Other than what’s in your bank account, there’s probably no more significant number than that three-digit FICO score when it comes to your financial health, potential and future. And there’s good news to report when it comes to credit scores: They’re going up.
In fact, in the year 2019, credit scores hit a record high average of 703. That’s firmly in the “good” range on the FICO score scale, which can nab you a low interest rate when it comes to installment loans like a mortgage or auto loan. A good credit score is also ideal for earning a lower APR when it comes to a new credit card. It’s worth noting that a big part of this record high average credit score is adjustments to the algorithm which no longer take medical debt and other types of debt into consideration.
But arguably the biggest reason for this credit score jump is the fact that the Millennial generation is becoming more financially sustainable. Specifically, since 2012, the average Millennial credit score has increased by 25 points, a significant jump when you consider that Millennials are usually the ones saddled most with student loan debt and also with limited credit history. This is a telling stat, as it’s an indication that Millennials are paying down debt and entering the housing market. In this post, we’ll take a look at average credit scores by generation and what you can do to improve your credit score in 2020. Here’s a closer look:
Credit Scores by Generation
Generally, the older you are, the higher your credit score. That’s largely because a big part of the credit score algorithm involves credit history, or length of credit. Obviously, the older you are, the longer your credit history. It’s why the Silent generation, or those 74 years old and up, has the highest average credit score among all generations, coming in at 756. Sticking to this pattern, Gen Z has the lowest generational credit score, coming in at 667. Here’s the full breakdown, from youngest to the eldest generation:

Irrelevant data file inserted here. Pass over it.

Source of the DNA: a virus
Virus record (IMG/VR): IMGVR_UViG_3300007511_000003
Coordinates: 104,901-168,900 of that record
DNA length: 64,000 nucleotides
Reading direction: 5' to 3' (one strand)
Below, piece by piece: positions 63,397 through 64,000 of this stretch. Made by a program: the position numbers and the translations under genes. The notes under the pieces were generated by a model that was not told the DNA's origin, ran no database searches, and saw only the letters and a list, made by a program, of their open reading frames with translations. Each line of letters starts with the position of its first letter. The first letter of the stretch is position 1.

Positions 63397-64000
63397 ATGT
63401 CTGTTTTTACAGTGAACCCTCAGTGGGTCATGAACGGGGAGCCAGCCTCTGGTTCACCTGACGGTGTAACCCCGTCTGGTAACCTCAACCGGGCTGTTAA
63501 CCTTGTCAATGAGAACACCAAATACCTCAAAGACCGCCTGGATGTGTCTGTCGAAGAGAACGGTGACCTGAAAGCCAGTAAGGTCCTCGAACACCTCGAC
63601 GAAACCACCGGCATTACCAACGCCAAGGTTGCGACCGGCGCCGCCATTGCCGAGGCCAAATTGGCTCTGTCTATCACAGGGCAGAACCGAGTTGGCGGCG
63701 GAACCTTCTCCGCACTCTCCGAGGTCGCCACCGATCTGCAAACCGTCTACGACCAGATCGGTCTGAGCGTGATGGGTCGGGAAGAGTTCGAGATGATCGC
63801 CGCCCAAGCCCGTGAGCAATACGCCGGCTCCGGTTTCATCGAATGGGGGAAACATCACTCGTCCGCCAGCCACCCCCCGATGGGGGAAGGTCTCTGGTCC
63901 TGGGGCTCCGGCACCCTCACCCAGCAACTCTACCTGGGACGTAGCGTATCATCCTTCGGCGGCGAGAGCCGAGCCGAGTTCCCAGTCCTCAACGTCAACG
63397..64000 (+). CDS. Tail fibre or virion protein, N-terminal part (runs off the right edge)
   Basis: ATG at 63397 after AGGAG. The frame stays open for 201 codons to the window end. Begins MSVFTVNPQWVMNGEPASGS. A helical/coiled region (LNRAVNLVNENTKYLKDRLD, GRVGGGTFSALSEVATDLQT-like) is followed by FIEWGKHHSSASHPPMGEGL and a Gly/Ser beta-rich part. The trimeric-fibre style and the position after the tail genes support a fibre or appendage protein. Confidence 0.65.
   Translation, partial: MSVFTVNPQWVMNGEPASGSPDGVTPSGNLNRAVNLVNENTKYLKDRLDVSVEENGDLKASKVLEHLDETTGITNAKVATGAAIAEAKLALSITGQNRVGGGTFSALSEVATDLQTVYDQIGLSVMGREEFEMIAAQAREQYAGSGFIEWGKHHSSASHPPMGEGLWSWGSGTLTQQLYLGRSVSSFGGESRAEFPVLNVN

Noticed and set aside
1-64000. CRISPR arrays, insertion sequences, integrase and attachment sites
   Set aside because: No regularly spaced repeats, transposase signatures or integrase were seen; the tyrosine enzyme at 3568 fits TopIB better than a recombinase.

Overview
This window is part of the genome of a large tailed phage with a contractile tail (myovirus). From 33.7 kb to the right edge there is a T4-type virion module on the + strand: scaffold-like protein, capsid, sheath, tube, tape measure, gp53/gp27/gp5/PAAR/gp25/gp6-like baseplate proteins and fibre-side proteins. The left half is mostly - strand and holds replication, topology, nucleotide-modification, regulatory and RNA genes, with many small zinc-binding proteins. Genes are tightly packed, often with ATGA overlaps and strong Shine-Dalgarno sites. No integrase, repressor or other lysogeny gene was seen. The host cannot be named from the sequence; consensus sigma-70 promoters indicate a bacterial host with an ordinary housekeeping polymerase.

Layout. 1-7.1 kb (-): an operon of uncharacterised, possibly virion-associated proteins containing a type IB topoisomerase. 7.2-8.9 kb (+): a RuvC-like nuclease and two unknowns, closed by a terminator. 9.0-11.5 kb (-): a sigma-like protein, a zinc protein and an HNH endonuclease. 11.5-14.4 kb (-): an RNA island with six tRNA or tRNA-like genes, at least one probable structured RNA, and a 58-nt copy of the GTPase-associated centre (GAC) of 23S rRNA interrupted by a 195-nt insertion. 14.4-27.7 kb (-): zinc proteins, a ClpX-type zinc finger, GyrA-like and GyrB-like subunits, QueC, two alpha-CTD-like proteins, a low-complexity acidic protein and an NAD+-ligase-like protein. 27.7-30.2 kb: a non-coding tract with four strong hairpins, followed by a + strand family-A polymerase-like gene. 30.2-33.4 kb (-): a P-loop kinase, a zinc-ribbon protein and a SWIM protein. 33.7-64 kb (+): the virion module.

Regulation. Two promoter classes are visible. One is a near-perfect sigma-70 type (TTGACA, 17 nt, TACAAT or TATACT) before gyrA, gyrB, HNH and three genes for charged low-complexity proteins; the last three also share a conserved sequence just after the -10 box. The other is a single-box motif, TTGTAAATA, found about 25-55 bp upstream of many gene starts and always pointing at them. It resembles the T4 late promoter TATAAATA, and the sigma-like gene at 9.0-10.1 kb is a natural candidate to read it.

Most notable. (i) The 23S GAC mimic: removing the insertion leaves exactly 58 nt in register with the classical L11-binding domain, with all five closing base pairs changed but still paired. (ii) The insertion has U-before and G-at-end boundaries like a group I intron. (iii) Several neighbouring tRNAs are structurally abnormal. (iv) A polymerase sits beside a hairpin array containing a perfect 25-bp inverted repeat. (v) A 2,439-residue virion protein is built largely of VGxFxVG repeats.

- Gen Z (18-22 year olds): 667
- Millennials (23-38 year olds): 668
- Generation X (39-54 year olds): 688
- Baby Boomers (55-73 year olds): 731
- Silent (74 years and up): 756
Improving Your Credit Score
Like we said in the opening, a good credit score is essential to not only getting approved for an installment loan or credit card, but for getting a low interest rate too. Generally, falling in the “good” credit score range of 670-739 will get you approved and lock in a low interest rate, but if you’re in the “fair” (580-669) or “poor” (300-579) categories, or if you just want to take your credit score to “great” or “excellent” levels, then there are some strategies you can put in place to hit your goals. Here’s a look:
Manage your credit utilization ratio: Also known as a debt-to-credit ratio, try not to be any higher than 30 percent when it comes to revolving credit, like credit cards, for the best possible score. In other words, if you have a $10,000 limit, being at or below a $3,000 balance will reward you with a higher credit score.
Do the little things: Payment history accounts for 35 percent of your overall FICO score, so it’s important to ensure you’re making all of your payments on time. We’re not just talking credit card bills either, but utility bills, cable bills, mortgage payments, auto payments, etc.
Check your credit report: It’s estimated that as many as a quarter of all Americans have some sort of an error on their credit report, and such errors have the potential to negatively impact your overall credit score. It’s why we suggest getting into the habit of checking your credit report at least annually. This way you can identify errors and file disputes sooner.
Establish good credit: Credit history accounts for about 15 percent of your overall score, while credit mix accounts for about 10 percent of it. That’s because the credit bureaus want to see how responsible you’ve been over a period of time with the credit that’s been opened in your name. That said, don’t be afraid to establish new lines of credit — just don’t do it recklessly, only do it when you need to do it.